It may be that life is common, but our type of conscious intelligence is rare.

I think what Kuhn (and the philosophers and theologians and some scientists) are really doing are indulging in ingrained cultural perspectives and old explanations that seem to answer WHY questions for us – that there must be some underlying reason, an Anthropic Principle, or a designer, maybe a Supreme Intelligence kind of being, a God out there who planned it all, a purpose at least, or some dastardly cosmic puppet master just toying with us – that explains why we are here. That we are still somehow special from all the rest of Creation and there’s a human-like intent behind it all. A reason that appeals to us. There must be a reason, right? Yet time and time again as our scientific knowledge proceeds we discover the the Universe doesn’t give a hang about our self-centered inclinations.


Darwin and Evolutionary Theory shoved us off any pedestal we were on as being something separate from all other life, specially created, in the image of some god, endowed with a soul that the other animals lacked. We are just another evolved creature, using the same DNA, proteins, cells, etc., etc. as any other living thing on this earth. We were no longer the purpose of life, the crown of creation, we arrived late in the game and are just one of millions of life forms.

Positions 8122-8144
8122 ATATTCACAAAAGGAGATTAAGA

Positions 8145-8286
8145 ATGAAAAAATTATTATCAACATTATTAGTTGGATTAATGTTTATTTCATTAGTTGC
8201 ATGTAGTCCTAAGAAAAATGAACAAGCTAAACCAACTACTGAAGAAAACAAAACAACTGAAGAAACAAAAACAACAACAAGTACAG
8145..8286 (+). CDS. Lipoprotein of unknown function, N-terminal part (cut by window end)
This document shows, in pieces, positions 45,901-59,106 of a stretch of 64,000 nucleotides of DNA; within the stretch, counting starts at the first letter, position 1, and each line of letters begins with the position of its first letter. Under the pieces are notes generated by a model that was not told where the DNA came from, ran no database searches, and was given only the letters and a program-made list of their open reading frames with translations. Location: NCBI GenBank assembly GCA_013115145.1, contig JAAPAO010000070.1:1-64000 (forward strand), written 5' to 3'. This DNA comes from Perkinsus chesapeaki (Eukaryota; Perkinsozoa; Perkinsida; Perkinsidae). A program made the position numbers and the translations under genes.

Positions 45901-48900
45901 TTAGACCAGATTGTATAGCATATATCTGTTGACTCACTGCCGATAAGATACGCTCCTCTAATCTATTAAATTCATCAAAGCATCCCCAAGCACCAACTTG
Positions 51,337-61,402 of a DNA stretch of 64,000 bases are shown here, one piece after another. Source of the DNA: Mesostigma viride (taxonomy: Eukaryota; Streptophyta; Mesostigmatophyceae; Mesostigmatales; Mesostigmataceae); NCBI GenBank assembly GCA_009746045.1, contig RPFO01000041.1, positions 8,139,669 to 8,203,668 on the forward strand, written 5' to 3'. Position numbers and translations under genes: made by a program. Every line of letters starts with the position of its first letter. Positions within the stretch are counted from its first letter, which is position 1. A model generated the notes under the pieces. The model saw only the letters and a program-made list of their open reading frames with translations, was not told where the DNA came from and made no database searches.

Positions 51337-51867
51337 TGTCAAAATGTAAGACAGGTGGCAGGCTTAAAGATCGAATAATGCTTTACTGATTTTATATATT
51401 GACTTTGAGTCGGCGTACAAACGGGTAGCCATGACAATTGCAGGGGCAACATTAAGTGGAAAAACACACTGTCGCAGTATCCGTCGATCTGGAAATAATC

The Universe’s physical constants: the size of the 4 forces mainly, that allow molecules, gas clouds, stars, planets, and galaxies to form and with bazillions of planets, with at least one in a Goldilocks zone for liquid water, complex organics, cellular life, multicellular critters and on up to our self-aware theoretical consciousness, just don’t appear as focused on just us as some of us may like. We are a tiny one-off, arriving late in the game, yet often so sure we are where its at. How pretentious.

I swear so much of this is just an exercise in our predisposition to agency: that the cause of things must be a person-like entity with an intent, a reason why. We have such intentions so we easily ascribe intentionality to some unseen unknown uber-powerful agent to explain the workings of the cosmos or the cosmos itself. The versions of the Anthropic Principle listed above that suggest the universe, our world, is pre-ordained with purpose to culminate in us, or is just an illusion – or since the Matrix movies – a simulation, all spin on the same premise – that someone is behind all this, a hidden person-like intelligence is REALLY in control and we are unawares that we are just pawns in a universal game. A purpose to it all, or somebody, with a purpose just has to be behind it all, eh?